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I'm trying to change collation on all our databases, and doing it on one of the databases (~15gb) took me 42 minutes in testing even though I put it on SSD disc. Do anyone know any way to speed it up? I don't want to have the production databases offline for hours unless I need to. I googled and searched around here without finding anything related to speeding up changing collation, I know its a one time thing that most companies probably do before their databases become big enough that its a performance problem, but still if someone have experience with speeding it up I'm very interested.

I'm using Redgate SQL Compare to generate statements that look like this:

ALTER TABLE [dbo].[tblCalendarEvent] ALTER COLUMN [Summary] [nvarchar] (255) COLLATE Finnish_Swedish_100_CI_AS NOT NULL
ALTER TABLE [dbo].[tblCalendarEvent] ALTER COLUMN [Category] [nvarchar] (255) COLLATE Finnish_Swedish_100_CI_AS NULL
ALTER TABLE [dbo].[tblCalendarEvent] ALTER COLUMN [Contact] [nvarchar] (255) COLLATE Finnish_Swedish_100_CI_AS NULL
ALTER TABLE [dbo].[tblCalendarEvent] ALTER COLUMN [RRule] [nvarchar] (255) COLLATE Finnish_Swedish_100_CI_AS NULL

Thanks!

  • You are changing from what collation to what ? What is your server collation and your database collation? – Kin Shah Nov 4 '14 at 14:28
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    I am pretty sure this is a size-of-data operation; meaning there is no magic to make it faster. You could consider creating a second table with the right collation in place, then you could possibly look at minimally logged operations to copy the data, which may help. But you'd still have to have the table offline in some way while the transfer is taking place. – Aaron Bertrand Nov 4 '14 at 14:42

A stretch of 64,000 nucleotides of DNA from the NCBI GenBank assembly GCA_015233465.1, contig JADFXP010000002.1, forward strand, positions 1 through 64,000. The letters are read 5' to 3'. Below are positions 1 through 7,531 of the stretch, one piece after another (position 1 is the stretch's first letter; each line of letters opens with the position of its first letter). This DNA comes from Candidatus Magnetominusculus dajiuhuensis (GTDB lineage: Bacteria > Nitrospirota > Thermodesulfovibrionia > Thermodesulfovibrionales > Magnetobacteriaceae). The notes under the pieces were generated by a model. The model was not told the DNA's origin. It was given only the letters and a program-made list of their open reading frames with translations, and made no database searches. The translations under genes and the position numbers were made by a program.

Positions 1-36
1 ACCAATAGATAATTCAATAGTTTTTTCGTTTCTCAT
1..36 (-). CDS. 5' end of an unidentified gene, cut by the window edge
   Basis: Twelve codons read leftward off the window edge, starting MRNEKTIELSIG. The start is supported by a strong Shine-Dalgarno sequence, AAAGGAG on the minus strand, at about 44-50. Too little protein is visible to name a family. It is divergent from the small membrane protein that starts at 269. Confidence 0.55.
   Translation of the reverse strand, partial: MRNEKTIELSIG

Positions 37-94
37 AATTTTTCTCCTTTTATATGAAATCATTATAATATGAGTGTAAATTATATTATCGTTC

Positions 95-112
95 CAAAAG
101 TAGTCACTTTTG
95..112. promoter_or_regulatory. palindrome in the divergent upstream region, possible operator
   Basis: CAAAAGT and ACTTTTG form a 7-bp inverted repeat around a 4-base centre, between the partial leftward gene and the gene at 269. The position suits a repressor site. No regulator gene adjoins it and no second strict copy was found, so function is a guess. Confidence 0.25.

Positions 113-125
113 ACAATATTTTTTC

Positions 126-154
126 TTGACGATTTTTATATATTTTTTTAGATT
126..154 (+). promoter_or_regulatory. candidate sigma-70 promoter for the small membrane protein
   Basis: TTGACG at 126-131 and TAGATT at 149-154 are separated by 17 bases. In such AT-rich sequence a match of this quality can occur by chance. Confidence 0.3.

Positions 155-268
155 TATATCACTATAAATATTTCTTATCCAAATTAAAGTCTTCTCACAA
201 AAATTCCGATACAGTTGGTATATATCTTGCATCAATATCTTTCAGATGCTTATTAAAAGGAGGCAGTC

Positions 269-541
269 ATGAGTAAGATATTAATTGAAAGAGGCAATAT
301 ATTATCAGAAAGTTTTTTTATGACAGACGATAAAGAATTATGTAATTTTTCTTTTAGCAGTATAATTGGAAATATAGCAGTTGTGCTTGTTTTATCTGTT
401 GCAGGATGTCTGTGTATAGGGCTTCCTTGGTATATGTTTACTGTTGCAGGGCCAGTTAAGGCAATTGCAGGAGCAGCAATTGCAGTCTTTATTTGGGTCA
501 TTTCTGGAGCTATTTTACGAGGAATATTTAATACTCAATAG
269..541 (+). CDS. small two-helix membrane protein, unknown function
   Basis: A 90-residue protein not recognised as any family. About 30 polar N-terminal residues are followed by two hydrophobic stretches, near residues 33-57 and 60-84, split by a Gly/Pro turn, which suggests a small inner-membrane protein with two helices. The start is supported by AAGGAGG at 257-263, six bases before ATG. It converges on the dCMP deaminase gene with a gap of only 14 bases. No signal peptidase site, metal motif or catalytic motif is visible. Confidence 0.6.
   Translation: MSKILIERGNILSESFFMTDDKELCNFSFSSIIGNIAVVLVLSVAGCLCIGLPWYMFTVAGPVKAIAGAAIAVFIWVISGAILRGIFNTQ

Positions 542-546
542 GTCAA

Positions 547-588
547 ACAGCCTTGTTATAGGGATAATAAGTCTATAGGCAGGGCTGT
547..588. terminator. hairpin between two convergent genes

• @Aaron Bertrand yes it's related to size-of-data, I was able to run the same script in much shorter time when truncating / deleting data in the biggest tables. What I don't really understand is why changing collation would go in and modify each row, but I guess it is the alter column implemententation, probably something along the lines of create new column, copy all data there, remove old column. – Ztranger Nov 4 '14 at 19:41
  • Yes because collation affects all sorts of things (storage format and sorting, most importantly). – Aaron Bertrand Nov 4 '14 at 19:43
  • @Kin It's from Latin1_General_100_CI_AS to Finnish_Swedish_100_CI_AS. – Ztranger Nov 4 '14 at 19:44

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